Harry Roque

After calling Pemberton release ‘unjust,’ Roque justifies Duterte pardon

Sofia Tomacruz

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After calling Pemberton release ‘unjust,’ Roque justifies Duterte pardon

The mother of murder victim Jennifer Laude, Julita Cabillan (2nd L), flanked by lawyers Virgie Suarez (L) and Harry Roque (3rd L), joins protesters outside the Hall of Justice in the Philippine city of Olongapo on August 10, 2015, where the hearing for US Marine Private First Class Joseph Scott Pemberton, accused of murdering transgender Filipina Laude, was supposed to take place. The US Marine accused of murdering the transgender woman failed to present witnesses in court on August 10, causing a delay in the case, officials said. Laude's death in 2014 re-ignited long-simmering anti-US sentiment in the Philippines, a former US colony that still allows a significant US military presence via joint training exercises. AFP PHOTO / Jay DIRECTO (Photo by JAY DIRECTO / AFP)


(UPDATED) Only 4 days ago, Presidential Spokesperson Harry Roque said Jennifer Laude's death is 'symbolic of the death of the Philippines' sovereignty'

It’s Roque vs Roque again.

In an abrupt turn of events, Presidential Spokesperson Harry Roque on Monday, September 7, found himself justifying President Rodrigo Duterte’s decision to grant absolute pardon to United States Marine Joseph Scott Pemberton.

Only 4 days ago, Roque slammed a regional trial court’s decision to release the American soldier, and said Jennifer Laude’s death is “symbolic of the death of the Philippines’ sovereignty.”

A former human rights lawyer, Roque once defended the family of Laude, the transgender woman killed by Pemberton on October 11, 2014.

Duterte on Monday said he has granted absolute pardon to Pemberton, whose early release had been put on hold after Laude’s family filed an appeal last September 2.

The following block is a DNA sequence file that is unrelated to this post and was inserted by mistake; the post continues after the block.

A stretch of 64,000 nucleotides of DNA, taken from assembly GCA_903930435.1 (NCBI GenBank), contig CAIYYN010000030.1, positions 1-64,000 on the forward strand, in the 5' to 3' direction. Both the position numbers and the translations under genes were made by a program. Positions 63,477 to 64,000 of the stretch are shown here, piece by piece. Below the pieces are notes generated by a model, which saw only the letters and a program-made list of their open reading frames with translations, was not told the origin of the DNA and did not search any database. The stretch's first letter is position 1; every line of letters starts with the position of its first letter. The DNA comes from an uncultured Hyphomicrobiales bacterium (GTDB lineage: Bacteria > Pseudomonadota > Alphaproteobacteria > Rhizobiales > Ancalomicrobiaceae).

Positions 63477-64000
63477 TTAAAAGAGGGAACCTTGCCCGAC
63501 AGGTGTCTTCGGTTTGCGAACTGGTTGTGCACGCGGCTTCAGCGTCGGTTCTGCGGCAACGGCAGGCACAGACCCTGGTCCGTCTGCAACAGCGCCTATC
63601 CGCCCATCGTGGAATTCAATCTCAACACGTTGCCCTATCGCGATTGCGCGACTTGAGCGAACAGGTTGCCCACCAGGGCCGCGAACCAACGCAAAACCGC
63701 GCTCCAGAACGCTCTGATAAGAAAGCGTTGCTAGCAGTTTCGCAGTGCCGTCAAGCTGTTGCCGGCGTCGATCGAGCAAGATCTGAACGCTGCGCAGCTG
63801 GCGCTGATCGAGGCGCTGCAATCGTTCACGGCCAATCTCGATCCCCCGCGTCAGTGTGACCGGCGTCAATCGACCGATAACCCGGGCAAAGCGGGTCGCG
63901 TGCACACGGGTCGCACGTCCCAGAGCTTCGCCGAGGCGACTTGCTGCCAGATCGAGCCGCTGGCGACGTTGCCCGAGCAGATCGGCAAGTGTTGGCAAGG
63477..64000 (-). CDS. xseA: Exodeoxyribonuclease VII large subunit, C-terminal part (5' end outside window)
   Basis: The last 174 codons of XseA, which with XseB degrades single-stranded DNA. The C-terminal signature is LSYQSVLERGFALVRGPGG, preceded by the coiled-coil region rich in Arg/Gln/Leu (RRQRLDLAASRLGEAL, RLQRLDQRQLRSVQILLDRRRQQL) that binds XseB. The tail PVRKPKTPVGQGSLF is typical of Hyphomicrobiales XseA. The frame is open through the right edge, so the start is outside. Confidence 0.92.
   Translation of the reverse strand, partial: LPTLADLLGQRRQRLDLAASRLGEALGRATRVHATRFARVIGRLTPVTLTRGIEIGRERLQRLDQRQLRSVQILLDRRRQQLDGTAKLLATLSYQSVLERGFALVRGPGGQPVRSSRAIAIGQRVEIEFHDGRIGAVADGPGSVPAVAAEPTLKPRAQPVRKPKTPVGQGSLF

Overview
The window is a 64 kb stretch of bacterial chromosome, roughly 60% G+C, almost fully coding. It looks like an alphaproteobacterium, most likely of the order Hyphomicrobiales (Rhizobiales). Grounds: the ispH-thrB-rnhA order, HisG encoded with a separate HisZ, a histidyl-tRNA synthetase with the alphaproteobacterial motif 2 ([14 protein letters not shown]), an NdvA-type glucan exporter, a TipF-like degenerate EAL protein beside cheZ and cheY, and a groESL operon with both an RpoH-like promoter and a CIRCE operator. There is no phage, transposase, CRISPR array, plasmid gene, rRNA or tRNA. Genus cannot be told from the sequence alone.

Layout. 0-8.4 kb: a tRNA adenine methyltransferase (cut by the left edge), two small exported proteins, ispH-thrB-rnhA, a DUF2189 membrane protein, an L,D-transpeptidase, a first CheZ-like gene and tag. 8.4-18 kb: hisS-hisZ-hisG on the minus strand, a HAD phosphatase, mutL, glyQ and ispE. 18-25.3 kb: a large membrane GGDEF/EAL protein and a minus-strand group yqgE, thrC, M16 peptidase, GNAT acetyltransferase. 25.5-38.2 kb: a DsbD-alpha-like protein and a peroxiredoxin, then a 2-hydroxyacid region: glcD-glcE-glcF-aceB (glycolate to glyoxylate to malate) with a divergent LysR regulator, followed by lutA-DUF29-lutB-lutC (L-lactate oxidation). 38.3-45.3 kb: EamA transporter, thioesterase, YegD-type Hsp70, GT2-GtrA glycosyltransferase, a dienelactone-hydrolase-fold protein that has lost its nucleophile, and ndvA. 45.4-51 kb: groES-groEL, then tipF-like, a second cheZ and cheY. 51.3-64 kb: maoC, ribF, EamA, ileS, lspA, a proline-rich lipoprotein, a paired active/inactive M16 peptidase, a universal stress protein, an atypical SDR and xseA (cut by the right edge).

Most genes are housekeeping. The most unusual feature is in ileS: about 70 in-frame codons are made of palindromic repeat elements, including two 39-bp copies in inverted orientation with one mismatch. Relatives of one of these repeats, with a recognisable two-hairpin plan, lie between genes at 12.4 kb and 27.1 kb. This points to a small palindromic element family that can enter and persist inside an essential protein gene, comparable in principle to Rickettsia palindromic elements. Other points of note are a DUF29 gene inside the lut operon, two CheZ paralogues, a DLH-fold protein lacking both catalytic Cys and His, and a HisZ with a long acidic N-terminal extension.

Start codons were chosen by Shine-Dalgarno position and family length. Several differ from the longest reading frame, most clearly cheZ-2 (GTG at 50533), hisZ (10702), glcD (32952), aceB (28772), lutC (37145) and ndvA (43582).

Roque afterwards justified the pardon by saying Duterte cleared only the punishment imposed on Pemberton, not the US soldier’s conviction.

Pemberton, an American soldier convicted of homicide, was earlier sentenced to 10 years in prison last December 2015 over the killing of Laude. 

The soldier, however, was set to be released 4 years earlier than his sentence after he was recently granted full credits of Good Conduct Time Allowance (GCTA) under a Philippine law. 

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Roque just days ago

Reacting to reports on Pemberton’s early release, Roque as presidential spokesperson earlier called it an instance of “judicial overreach” since it encroached on the executive branch’s power to grant GCTA under Philippine laws. 

“As I’ve said, the death of Jennifer Laude is symbolic of the death of the Philippines’ sovereignty. Saan kayo nakakita, ang krimen nangyari sa Pilipinas, ang biktima Pilipino, ni hindi natin nahawakan si Pemberton noong nililitis siya, at ngayon bagama’t symbolically hawak natin sila ay nandoon pa rin iyong mga Amerikanong mga sundalo?” Roque said last September 3. 

(Where else have you seen anything like this, where the crime happened in the Philippines, the victim was Filipino, yet we did not get to hold Pemberton while the case was being litigated, and now, while we symbolically hold him, American soldiers still guard him?) 

At the time, Roque also condemned the decision on Pemberton as a miscarriage of justice, citing the brutal death of Laude. 

FORMER COUNSEL. Harry Roque, then the lawyer of the Laude family, speaks with Jennifer Laude’s fiancé Marc Sueselbeck and her sister Marilou Laude inside the Camp Aguinaldo perimeter fence on October 22, 2014